That is why Osama Bin Laden is winning.

Posted by: bushflipflops at September 13, 2006 5:29 AM
Comment #180991


I disagree.

I would submit that OBL has already won.

When the right in this country decided that anyone who disagreed with this nebulous creation called “The War on Terror”, was a traitor and their words treasonous, OBL could have, and should have, declared victory.

Posted by: Rocky at September 13, 2006 6:06 AM
Comment #180993

AP, I agree that the approach recommended by the Marine Corps commander is the only intelligent one to pursue. I just wonder if the political infrastructure in there in Iraq to rebuild a nation. It seems that are few if any leaders who seek to build Iraq as a nation of all of its parts. They all seem to only want the ascendancy of their own particular tribe/religious group.

Meanwhile, Pakistan withdraws from Waziristan and effectively gives free rein to the Taliban/Al Qaeda alliance to do what it wishes. This is where the hard core of the terrorist ideology and organisation and inspiration is situated. In all likelihood, this is where Al Zawahiri and Bin Laden, if he is still operational, are based. Surely if Pakistan is ceding control of this region to these people and is therefore not prepared to take responsibility for it, then the onus is on the US is to take the battle there?

The war on terrorism will not be won in Iraq. It can only be won by effective policing guided by effective intelligence. From time to time, hard military resources will be needed where no effective civilised government can or will act, such as in waziristan. George Bush said there would be no hiding place for Bin Laden or Al Qaeda, and yet they can thumb their noses from there. Is anyone seriously suggesting that the US could not clear out this nest of vipers, if the will was there to do it? That leads me to two possible conclusions, either GW Bush is too stupid to see it, or else his puppetmasters who control his strings ( and whisper into his earpieces to keep him on message ) don’t actually want to win the war on terror. For their own nebulous reasons, they want to see unending conflict and never ending war. Truly, the Beast is stalking the shadows of the stage and many of those who think themselves good Christians are his faithful dupes in the march to Amageddon

Posted by: Paul in Euroland at September 13, 2006 7:00 AM
Comment #180995

This was on CNN. Pretty disturbing.

Posted by: Stephen Daugherty at September 13, 2006 7:50 AM
Comment #180998


Posted by: m at September 13, 2006 7:58 AM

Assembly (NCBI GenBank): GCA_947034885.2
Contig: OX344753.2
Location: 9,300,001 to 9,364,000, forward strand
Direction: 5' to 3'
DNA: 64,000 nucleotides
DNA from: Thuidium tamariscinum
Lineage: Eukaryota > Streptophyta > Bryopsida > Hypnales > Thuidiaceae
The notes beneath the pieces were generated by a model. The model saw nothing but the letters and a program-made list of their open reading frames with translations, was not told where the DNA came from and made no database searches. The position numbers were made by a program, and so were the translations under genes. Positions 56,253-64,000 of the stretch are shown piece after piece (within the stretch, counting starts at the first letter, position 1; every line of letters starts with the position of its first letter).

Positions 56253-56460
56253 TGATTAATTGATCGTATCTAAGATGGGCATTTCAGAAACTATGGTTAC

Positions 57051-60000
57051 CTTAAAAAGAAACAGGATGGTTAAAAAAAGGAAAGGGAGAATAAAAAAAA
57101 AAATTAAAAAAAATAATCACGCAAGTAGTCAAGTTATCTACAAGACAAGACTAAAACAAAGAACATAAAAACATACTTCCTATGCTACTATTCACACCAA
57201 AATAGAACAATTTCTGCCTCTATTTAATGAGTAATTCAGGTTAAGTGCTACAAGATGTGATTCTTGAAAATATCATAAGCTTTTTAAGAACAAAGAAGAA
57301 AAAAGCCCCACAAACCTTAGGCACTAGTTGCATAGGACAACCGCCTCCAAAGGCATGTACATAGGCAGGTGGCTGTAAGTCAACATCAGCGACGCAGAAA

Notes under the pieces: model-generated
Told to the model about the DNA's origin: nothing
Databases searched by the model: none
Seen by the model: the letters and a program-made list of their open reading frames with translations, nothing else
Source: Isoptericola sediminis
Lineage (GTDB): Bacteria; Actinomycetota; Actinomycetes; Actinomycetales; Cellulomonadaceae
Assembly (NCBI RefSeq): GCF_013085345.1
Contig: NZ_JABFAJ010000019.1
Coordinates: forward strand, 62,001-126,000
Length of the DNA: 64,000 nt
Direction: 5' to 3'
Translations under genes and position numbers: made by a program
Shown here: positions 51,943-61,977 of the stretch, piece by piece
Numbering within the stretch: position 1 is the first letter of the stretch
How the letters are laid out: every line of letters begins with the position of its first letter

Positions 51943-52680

Comment #180999

Amamzing do you know that this blog will block you if you try to say something anti liberal or democrat - well whats new they have controlled the vast amjority of the media for the last 20 - now they are doign it here!!


Posted by: m at September 13, 2006 8:00 AM
Comment #181006

David Remer:

I am glad that my presence, or even the mere thought of my presence, has immersed itself in your spirit, so that you find it not necessary, but perhaps desirable to mention me in a thread that didn’t include me.

Dollars to joebagodonuts Clinton will answer Adam Smith, and Bush will answer, GOD!

I am truly honored. :)

Clinton, in my opinion, had his chance to deal with Iraq in a proactive manner. He preferred to not deal directly with the problem to an extent that produced lasting results. He launched a pre-emptive military bombing attack on Iraq that had some effect, but he did not have the desire or stones (you decide which) to follow up on it. Perhaps he was too busy reading books to take decisive action.

Bush on the other hand took very decisive action. Perhaps too decisive, some would say. But he faced the problem head on that had festered for 12 years.

Part of defeating a group like Al Queda is weakening them, tightening the noose around their finances and putting a crimp in their communications networks. Another part is strengthening the Iraqi forces to enable them to deal directly with the war on the ground. That we have done both of these things is a good thing—both areas need much further work.


Truly, the Beast is stalking the shadows of the stage and many of those who think themselves good Christians are his faithful dupes in the march to Amageddon